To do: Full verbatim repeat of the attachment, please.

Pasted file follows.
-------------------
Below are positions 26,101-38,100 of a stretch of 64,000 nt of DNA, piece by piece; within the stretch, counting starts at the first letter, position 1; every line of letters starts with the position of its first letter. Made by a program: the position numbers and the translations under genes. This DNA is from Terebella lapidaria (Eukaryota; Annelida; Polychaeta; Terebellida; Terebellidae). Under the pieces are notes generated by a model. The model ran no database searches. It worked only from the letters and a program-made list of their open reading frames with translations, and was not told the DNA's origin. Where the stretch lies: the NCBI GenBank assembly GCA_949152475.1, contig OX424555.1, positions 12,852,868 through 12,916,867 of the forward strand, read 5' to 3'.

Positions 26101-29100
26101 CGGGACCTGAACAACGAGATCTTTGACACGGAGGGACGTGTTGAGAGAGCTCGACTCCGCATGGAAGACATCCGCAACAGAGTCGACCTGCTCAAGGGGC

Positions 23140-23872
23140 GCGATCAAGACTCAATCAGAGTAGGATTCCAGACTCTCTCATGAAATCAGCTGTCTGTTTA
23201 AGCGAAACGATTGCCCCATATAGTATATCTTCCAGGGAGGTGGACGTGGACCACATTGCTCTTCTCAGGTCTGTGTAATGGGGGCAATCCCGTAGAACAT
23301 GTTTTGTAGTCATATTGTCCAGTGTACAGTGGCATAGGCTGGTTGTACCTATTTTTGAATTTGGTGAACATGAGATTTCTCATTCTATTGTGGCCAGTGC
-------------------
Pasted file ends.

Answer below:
Below are positions 26,101-38,100 of a stretch of 64,000 nt of DNA, piece by piece; within the stretch, counting starts at the first letter, position 1; every line of letters starts with the position of its first letter. Made by a program: the position numbers and the translations under genes. This DNA is from Terebella lapidaria (Eukaryota; Annelida; Polychaeta; Terebellida; Terebellidae). Under the pieces are notes generated by a model. The model ran no database searches. It worked only from the letters and a program-made list of their open reading frames with translations, and was not told the DNA's origin. Where the stretch lies: the NCBI GenBank assembly GCA_949152475.1, contig OX424555.1, positions 12,852,868 through 12,916,867 of the forward strand, read 5' to 3'.

Positions 26101-29100
26101 CGGGACCTGAACAACGAGATCTTTGACACGGAGGGACGTGTTGAGAGAGCTCGACTCCGCATGGAAGACATCCGCAACAGAGTCGACCTGCTCAAGGGGC

Positions 23140-23872
23140 GCGATCAAGACTCAATCAGAGTAGGATTCCAGACTCTCTCATGAAATCAGCTGTCTGTTTA
23201 AGCGAAACGATTGCCCCATATAGTATATCTTCCAGGGAGGTGGACGTGGACCACATTGCTCTTCTCAGGTCTGTGTAATGGGGGCAATCCCGTAGAACAT
23301 GTTTTGTAGTCATATTGTCCAGTGTACAGTGGCATAGGCTGGTTGTACCTATTTTTGAATTTGGTGAACATGAGATTTCTCATTCTATTGTGGCCAGTGC